Once the London Hilton on Park Lane had been confirmed as the host hotel, its event planning team set up a series of Olympic surgery sessions held on a weekly basis so that staff could understand the magnitude of the event, deliver guest expectations and have their questions answered. Like Oakley Court, it was temporarily remodelled - but on a much bigger scale. The organisers wanted to transform the hotel into the administration epicentre of the games, which included giving the property an Olympic look. In addition, the 14 private function rooms were made into offices for executives such as president Jacques Rogge and departments such as protocol, PR and media, international relations, legal and scientific.

It's been undeniably expensive, although the company is looking at it more as an opportunity to upgrade and showcase the five-star property. In the past year alone there have been multimillion-pound investments in room and suite refurbishments - on top of the £32.5m already spent over the past four years. In addition, £500,000 was spent on transforming the Galvin at Windows Bar on the 28th floor.

For both hotels it's been a successful PR exercise that has seen them improve standards, put them on a world stage and seen them operate at full occupancy.

At the London Hilton on Park Lane, Shepherd believes this high-profile opportunity - plus the feelgood factor in the capital - has reaffirmed his property as a world-class five-star hotel. Not only has it put itself in line to host other major events, but Shepherd believes many of the key delegates will return to the hotel on subsequent visits.

"The huge volume of compliments and notes of appreciation from IOC members have voiced praise for the warmth of hospitality, friendliness and outstanding service provided by the team," he says.

At Oakley Court, Smith is equally upbeat. Besides boosting staff morale, it has been viable, he says. The athletes arrived two weeks before the Olympic fortnight, so the hotel has had occupancy in the high 90s for the entire month, while the room rate averaged £160. Any spare rooms left over were sold to transient leisure guests, and while there were fewer local diners, he reckons they were put off mainly because of the disrupted road network.

Olympic regulations wouldn't allow Oakley Court to use its role as Team GB host for marketing purposes until the Olympics were over, but now they are, Smith plans to update the website and display photos and signatures from the historic visit around the hotel. "It will give us leverage," he says.

Top tips for attracting sports teams

â- Ideally, have a portfolio of high-profile events already under your belt as proof that you can handle it.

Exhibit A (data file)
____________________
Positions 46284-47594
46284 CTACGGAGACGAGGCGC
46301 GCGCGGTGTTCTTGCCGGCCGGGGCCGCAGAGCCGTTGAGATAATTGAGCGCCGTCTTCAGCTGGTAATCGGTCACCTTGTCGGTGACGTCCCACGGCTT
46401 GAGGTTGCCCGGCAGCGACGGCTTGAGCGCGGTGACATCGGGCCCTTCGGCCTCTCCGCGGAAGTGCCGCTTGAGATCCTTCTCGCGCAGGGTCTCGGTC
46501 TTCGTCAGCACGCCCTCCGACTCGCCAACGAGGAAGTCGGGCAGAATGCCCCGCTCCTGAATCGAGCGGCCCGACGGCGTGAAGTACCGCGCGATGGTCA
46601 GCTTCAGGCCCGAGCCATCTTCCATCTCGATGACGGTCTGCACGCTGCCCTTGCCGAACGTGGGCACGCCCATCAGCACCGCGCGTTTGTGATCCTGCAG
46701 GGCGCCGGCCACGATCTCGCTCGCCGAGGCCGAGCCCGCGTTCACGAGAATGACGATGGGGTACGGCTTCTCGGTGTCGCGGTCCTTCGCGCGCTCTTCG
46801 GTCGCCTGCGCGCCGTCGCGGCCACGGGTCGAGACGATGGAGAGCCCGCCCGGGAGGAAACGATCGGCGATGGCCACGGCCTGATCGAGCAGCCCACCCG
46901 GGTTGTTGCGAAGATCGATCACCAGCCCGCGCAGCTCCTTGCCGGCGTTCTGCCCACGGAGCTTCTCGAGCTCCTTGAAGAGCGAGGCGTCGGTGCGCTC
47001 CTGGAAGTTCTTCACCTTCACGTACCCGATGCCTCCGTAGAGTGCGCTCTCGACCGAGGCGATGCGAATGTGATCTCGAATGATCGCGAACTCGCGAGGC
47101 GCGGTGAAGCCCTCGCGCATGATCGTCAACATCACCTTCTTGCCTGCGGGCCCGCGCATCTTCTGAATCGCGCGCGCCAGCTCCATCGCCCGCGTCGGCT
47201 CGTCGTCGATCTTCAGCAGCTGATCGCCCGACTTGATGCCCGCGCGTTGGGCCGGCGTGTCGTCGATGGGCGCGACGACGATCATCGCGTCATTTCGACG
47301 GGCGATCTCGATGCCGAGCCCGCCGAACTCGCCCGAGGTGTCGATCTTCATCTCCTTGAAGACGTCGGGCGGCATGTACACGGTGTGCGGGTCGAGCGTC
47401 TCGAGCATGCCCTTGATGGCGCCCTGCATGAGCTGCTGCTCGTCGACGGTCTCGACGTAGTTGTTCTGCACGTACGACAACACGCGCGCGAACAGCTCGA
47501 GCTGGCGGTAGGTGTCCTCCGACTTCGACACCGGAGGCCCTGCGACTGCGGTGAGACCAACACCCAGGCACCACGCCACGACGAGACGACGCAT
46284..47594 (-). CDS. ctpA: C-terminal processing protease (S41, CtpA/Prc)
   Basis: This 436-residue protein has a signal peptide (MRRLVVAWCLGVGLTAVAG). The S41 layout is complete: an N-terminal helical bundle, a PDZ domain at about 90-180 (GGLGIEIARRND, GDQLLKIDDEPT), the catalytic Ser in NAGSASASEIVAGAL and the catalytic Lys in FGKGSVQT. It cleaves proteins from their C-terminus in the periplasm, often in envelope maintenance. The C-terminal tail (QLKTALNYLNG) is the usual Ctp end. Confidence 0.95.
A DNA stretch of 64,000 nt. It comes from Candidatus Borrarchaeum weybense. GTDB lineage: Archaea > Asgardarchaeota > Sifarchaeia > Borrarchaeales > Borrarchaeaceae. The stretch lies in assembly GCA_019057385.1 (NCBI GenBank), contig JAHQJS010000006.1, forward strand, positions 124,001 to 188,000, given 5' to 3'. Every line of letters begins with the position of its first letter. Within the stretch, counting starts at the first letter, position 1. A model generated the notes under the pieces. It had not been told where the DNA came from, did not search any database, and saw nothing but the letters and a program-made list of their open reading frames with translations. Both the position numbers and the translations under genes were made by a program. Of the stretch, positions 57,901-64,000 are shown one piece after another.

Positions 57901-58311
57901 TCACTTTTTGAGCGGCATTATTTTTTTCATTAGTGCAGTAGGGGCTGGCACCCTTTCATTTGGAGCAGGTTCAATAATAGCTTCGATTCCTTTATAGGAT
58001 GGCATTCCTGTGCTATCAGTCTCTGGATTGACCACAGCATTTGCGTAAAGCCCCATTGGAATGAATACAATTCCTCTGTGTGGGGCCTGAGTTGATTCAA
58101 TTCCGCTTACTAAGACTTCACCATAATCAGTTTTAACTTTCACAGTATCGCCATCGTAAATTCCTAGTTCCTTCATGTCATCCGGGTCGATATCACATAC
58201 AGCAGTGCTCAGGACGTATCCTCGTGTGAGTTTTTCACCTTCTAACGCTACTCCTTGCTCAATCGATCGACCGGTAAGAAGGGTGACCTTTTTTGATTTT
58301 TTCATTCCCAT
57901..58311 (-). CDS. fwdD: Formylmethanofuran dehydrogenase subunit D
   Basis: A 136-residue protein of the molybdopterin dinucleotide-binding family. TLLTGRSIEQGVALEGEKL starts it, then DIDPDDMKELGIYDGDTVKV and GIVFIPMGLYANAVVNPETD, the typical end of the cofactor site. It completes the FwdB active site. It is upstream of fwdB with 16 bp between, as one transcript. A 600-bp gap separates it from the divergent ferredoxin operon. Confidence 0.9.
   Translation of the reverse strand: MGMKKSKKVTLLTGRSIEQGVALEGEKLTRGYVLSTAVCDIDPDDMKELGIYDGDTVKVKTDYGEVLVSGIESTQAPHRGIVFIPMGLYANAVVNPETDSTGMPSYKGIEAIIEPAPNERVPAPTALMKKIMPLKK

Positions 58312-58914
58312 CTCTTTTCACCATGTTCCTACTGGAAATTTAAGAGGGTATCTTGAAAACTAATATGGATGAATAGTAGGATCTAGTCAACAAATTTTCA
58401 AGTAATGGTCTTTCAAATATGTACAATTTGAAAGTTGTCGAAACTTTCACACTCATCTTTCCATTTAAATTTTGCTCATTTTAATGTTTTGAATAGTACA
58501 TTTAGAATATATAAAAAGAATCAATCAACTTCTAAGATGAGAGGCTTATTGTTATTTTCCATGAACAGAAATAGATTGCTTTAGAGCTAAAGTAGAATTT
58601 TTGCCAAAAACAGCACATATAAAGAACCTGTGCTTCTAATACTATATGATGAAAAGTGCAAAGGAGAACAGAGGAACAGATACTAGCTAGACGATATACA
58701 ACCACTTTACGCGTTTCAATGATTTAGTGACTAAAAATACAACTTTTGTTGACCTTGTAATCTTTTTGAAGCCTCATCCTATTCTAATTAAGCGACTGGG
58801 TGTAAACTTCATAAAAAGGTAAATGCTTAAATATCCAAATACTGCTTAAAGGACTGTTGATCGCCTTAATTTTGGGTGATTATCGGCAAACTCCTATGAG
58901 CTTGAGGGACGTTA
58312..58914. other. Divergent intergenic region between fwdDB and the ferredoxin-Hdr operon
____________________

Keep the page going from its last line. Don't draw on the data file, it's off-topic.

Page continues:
â- Show an awareness of security issues - and be prepared to work out a security strategy with the organisers.
â- Understand the needs of athletes - Holiday Inn provided bed extensions for taller athletes.
â- Ensure you have a flexible kitchen brigade who are prepared to work with nutritionists and to change their menus.
â- Make sure you have the right staff in place and a loyal team prepared to go the extra mile - perhaps draft in staff who can speak the team's native language.
â- Show that you and your staff can be discreet and trustworthy - unless you're a sponsor, the organiser will most likely insist on secrecy.
â- Assess your facilities and be prepared to make substantial investment and even considerable changes to accommodate the needs of the visiting team.
â- Make provision for regular guests.
â- When you win the contract, set up regular meetings with all of the departments and bodies involved.
â- Hold a dry run to ensure that the team and your staff are happy and everyone knows what they are doing.

Setting a new standard in hospitality

Angela Hartnett (rex)
Angela Hartnett (rex)
There were lots of firsts at London 2012. From the industry's point of view, one of the most notable was that the games were the first to offer high-end on-site hospitality to non-sponsors, including F&B and tickets to events.

Prestige Ticketing, a joint venture between Sodexo and Mike Burton, set up hospitality at six venues - the Olympic Park, Horseguards Parade, Eton Dorney, Greenwich Park, North Greenwich Arena and Wimbledon.

It was a major commercial partner of Locog, investing £13.5m in building temporary hospitality structures at four of the sites. Packages were priced at £295-£4,500 per person and some 80,000 covers were served by about 4,000 accredited staff.

"We set a new standard in hospitality. It was on a massive scale. I've had to take time off - I'm exhausted," says marketing director Tony Barnard, who adds that it took two years simply to source all the British artisanal suppliers.

Barnard is unable to disclose profits yet, but says sales amounted to £102m over the 17 days, slightly lower than projected.

"But it's not just about making money," says Barnard. "This was a trial to convince the IOC to do it again in Rio."